April 19, 2012
Quick Solution Unlikely in Resin Shortage, Research Firm Says
According to Automotive News, automakers and suppliers are unlikely to find immediate alternatives to a shortage of resin used to make brake and fuel system components because of their pre-production vetting processes, according to researchers at IHS Automotive. "Given the component testing and approval processes employed by" automakers and suppliers, "it is unlikely to be the work of a moment to find or develop a substitutable alternative material," the Colorado-based researcher said today in a post on its web site. More than 200 executives from companies including General Motors Co., Volkswagen AG, Toyota Motor Corp., and Ford Motor Co. met Tuesday at a summit near Detroit to find other options for resin after a March 31 explosion at chemical maker Evonik Industries AG. The blast at Evonik's Marl, Germany, factory that made Cyclododecatriene, also called CDT, halved the global source of the resin called nylon 12. Officials formed six technical committees aimed at mitigating the effect that the nylon 12 shortage may have on production of parts and finished vehicles. Click here for the latest on a resin shortage that is impacting the auto industry.
Fuel Efficiency Records Raise Questions
The Obama administration focused on winning support of domestic automakers to double fuel-efficiency standards by 2025 before it sought approval of international automakers, new documents show. Emails obtained by The Detroit News also show federal regulators wanted to complete fuel-efficiency talks by June 30 – a month earlier than the actual deal – and that senior White House aide Ron Bloom directly conferred with Ford Motor Co. CEO Alan Mulally during last summer's talks. The House Oversight and Government Reform Committee has obtained thousands of pages of records from 13 major automakers, along with the National Highway Traffic Safety Administration and Environmental Protection Agency, over the secret talks last summer to dramatically boost fuel-efficiency standards. Rep. Darrell Issa (R-Calif.), chairman of the House Oversight and Government Reform Committee, says the talks were "unbalanced in favor of selected auto manufacturers." He went on to write, "The information received by the committee raises substantial questions about the extent to which the Obama administration has predetermined the outcome of its public rulemaking during the course of these private deliberations.” Read more about an investigation into the White House’s process for developing new fuel efficiency standards here.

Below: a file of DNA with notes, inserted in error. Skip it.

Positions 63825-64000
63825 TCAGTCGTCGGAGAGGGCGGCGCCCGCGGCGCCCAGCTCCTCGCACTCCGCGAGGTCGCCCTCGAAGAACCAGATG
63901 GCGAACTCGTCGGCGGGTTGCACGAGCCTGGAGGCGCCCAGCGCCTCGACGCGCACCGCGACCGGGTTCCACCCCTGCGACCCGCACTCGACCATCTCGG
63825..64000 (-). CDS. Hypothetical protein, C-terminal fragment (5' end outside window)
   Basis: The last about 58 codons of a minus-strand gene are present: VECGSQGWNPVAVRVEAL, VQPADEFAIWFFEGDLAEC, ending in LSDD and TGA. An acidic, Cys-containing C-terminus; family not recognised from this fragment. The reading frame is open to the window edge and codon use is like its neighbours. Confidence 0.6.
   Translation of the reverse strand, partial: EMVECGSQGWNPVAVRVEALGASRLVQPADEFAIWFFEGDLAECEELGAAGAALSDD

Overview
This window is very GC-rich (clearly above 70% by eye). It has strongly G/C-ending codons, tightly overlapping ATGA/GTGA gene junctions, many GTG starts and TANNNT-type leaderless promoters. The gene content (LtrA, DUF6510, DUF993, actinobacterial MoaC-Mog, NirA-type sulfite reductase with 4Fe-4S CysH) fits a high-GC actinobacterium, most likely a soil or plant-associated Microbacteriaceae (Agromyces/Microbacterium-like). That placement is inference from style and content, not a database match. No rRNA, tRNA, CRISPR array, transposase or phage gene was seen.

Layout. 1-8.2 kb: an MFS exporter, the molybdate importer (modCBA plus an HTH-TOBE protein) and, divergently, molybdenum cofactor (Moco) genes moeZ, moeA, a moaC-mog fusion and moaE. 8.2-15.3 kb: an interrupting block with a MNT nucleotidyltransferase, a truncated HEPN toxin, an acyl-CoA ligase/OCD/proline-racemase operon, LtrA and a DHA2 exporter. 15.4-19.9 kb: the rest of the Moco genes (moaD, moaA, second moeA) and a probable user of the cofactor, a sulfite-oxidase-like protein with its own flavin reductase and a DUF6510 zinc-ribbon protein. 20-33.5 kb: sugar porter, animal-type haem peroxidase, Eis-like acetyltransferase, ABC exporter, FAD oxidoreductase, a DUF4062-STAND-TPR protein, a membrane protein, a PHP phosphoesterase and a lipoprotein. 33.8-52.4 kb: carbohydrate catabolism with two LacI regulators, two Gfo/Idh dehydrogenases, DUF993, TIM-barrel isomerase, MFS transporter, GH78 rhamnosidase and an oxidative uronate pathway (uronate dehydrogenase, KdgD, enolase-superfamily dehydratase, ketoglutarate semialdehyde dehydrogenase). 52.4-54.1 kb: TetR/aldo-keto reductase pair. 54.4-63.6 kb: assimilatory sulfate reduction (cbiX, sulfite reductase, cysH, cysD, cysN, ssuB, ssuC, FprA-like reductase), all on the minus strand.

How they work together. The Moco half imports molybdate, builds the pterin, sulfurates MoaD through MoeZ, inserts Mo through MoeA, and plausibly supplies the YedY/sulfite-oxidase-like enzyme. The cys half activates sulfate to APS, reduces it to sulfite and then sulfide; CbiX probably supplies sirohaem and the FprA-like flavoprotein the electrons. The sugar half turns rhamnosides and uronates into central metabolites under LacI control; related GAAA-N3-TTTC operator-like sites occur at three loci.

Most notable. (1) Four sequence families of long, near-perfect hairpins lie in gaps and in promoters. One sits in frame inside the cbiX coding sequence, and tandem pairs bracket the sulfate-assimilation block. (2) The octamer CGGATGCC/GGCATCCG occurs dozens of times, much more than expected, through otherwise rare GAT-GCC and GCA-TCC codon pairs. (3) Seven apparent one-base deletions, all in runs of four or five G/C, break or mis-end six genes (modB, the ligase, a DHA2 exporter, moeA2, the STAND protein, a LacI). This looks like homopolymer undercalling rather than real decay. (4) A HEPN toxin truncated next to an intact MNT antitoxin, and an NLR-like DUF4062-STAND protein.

Can Jazzier Full Size Cars Attract Younger Buyers?
According to USA Today, the auto industry is finally adding some sizzle to its full-size cars, a relatively small market segment. Yet unknown is whether a handful of dramatically restyled and upgraded big cars can attract enough younger buyers to shake the segment's geriatric image and grow sales. These are, after all, successors to the land yachts that ruled postwar America. "You won't see us get back to the heyday, but you will see some growth in the segment," predicts Gregg Benkendorfer, Toyota's national brand manager for passenger cars. Toyota introduced a redesign of its full-size Avalon in New York, and Chevrolet unveiled a sleeker new Impala. Hyundai just started selling a dramatically redone Azera, and Ford has tweaked its Taurus for 2013. Luring new buyers won't be easy. More than half of big-car shoppers also consider midsize models before buying. But only one in 10 midsize shoppers also looks at full-size models, Edmunds.com reports. Despite the discrepancy, dealers will be able to point to significant improvements in new models, including better gas mileage and sleeker looks, to rein in new buyers. Read more about changes to the large vehicle segment here.
For Tata Motors, Jaguar a Gold Mine